I have a dedicated line for it that I hoist using a halyard.

The Topclimber and the dedicated rope are all in first class condition, and I check the halyard that I'm hoisting with too. I do not use another harness unless I intend to untie the dedicated rope and reposition it.

I NEVER tighten the dedicated rope. It always has about 2' of slack in it. I find it much easier to stabilise myself with a shoe each side of the mast, or holding on to the standing rigging with one hand. I have tried it with a tight rope, but the motions are horrible .... enough to get thrown off the mast and pinched on the standing rigging.

I'm 6' 2" tall and I can move the units up about 18" at a time. It does take some getting used to. The shorter you are the less you are likely to be able to move the units, but it shouldn't be hard work. If it is try a tackle system instead.
 

Graham_Wright

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I am struggling unsuccessfully with my aversion to advertising!

Suffice to say that using my method I can do a 42 foot ascent in just over 2 minutes and furthermore I can do it 5 times in an afternoon and not physically suffer. I am 71.

Speak to anyone who has the same wonderful piece of kit for confirmation!
 

maxi77

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The simple answer is to fit mast steps, always there, always work, and you can use them on the front of the mast for the steaming light.

Fitting mast steps was the best thing I did (as far as getting to the top of the mast is concerned) and if I was working single handed a prussic knot would do for the safety line.
 

multihullsailor6

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I am struggling unsuccessfully with my aversion to advertising!

Suffice to say that using my method I can do a 42 foot ascent in just over 2 minutes and furthermore I can do it 5 times in an afternoon and not physically suffer. I am 71.

Speak to anyone who has the same wonderful piece of kit for confirmation!

Hi Graham_Wright,

Have been to your embyonic website and fail to see the difference between your product and the Topclimber?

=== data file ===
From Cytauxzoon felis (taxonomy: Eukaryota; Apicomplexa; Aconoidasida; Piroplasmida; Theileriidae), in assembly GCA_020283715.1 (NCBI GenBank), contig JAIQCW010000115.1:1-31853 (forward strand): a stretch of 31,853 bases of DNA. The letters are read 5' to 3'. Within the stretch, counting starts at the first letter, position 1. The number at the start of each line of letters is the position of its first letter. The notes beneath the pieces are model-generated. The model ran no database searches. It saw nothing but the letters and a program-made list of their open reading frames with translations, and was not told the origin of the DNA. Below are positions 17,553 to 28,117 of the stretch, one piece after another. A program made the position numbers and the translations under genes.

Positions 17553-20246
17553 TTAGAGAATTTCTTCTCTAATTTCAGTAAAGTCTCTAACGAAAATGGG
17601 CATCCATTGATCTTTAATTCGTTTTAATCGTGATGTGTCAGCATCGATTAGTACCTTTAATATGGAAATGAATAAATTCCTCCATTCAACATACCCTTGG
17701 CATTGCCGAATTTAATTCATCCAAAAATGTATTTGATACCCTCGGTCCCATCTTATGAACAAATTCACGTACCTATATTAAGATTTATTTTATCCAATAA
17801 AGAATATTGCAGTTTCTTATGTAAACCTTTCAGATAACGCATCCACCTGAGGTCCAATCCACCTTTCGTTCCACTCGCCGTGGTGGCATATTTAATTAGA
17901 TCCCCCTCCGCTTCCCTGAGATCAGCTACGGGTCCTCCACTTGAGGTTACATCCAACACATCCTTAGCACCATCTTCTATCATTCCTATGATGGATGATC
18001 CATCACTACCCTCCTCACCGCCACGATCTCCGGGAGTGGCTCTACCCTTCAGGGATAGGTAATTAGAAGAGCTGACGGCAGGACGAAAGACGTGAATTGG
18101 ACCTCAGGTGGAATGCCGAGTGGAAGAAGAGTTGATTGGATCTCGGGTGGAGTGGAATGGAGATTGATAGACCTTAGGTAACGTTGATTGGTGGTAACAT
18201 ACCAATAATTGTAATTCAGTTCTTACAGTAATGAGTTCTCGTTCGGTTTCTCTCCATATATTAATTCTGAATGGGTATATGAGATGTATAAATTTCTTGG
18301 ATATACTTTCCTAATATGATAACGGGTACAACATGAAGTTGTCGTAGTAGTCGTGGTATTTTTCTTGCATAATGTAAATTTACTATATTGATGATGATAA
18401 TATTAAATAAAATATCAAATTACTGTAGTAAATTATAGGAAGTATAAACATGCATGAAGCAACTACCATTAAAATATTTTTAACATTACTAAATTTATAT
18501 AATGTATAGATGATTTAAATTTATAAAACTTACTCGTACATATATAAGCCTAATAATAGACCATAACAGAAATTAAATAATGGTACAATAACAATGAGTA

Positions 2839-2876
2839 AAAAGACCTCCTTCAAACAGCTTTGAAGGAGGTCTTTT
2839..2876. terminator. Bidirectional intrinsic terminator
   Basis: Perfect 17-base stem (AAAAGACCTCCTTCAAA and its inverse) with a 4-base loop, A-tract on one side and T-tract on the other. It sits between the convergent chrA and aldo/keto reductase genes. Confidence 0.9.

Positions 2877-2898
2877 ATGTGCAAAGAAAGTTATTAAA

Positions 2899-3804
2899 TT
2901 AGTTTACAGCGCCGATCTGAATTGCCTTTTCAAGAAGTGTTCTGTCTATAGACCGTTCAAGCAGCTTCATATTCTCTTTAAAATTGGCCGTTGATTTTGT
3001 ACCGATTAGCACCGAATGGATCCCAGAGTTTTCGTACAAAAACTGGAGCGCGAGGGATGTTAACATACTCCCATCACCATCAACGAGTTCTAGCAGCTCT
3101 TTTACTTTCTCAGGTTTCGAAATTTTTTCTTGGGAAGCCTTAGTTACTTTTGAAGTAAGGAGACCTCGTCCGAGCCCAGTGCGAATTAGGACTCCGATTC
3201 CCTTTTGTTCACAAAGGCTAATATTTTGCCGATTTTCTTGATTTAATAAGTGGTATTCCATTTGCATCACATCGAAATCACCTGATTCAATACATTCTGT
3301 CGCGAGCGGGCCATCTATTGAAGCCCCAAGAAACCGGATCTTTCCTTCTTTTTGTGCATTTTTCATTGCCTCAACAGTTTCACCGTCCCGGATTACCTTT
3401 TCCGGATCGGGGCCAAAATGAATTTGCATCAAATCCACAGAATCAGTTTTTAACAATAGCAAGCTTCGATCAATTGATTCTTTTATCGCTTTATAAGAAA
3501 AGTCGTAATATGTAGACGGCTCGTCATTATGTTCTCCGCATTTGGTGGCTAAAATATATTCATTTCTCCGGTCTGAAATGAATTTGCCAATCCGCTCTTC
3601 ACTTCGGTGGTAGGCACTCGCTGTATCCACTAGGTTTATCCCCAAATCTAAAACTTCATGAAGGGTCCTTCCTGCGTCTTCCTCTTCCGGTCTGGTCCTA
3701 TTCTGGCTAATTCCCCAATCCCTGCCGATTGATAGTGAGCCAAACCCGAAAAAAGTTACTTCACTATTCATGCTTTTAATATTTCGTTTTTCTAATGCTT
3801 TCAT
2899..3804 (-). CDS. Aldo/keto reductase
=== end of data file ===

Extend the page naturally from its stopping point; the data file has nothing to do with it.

If there is such a marked improvement, where can I obtain one of your products at which cost?
 

PeterR

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If you already have a good bosuns chair there is no need to buy a top climber. Just buy two climbing ascenders (approx) £70-80. Tie one on a short strop to the top eye of your bosuns chair and make a strop that will reach down to your feet with eyes in that you attach to the other ascender. I used bits of broom handle for the base of the foot stirrups because its more comfortable. Going up is easy once you get used to swinging around. Coming down is trickier. If you move the bottom ascender too far down you cannot get the tension off the upper one to release it. No drama, you just have to pull the lower one up a bit again, but it slows you down if you keep doing it.

I've been using this for 20 years - just wish I had patented it.

The only drama I have ever had was when I got the tail of the rope tied to the bosuns chair caught up in the ascender. If that happens the ascender does not lock when you release the ratchet which rather takes you by surprise. Its easily avoided, just make sure there are no loose ends anywhere near the ascenders by looping the strops through them and tying the knots at the other end.

The ascenders can pluck the cover of the rope you have them on, particularly as you release them on descent so if you have an expensive dyneema halyard you may want to keep a dedicated rope for this.

Although the system works well I still prefer someone to winch me up because that way its much easier to rig a safety line. However, if there is someone around who is too weak to winch me up but can tend a safety line the ascender system is just as safe.
 

Graham_Wright

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The ascenders can pluck the cover of the rope you have them on, particularly as you release them on descent so if you have an expensive dyneema halyard you may want to keep a dedicated rope for this.

Yes, they are vicious! I use one on a safety line only so it never really tears the rope.

Although the system works well I still prefer someone to winch me up because that way its much easier to rig a safety line. However, if there is someone around who is too weak to winch me up but can tend a safety line the ascender system is just as safe.

The advantage of using a chair on a winch, is that both hands can be free to embrace the mast. That stops you swinging about. But with your broom handles (or our Rolls Royce model) there should be no work for the winch man.
 

Miker

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My crew who is a fit 60 year old will happily go up the mast using the Topclimber. As has been said, it is essential to keep the climbing rope taut. We always use a safety line on a winch which I operate while he is going up or down.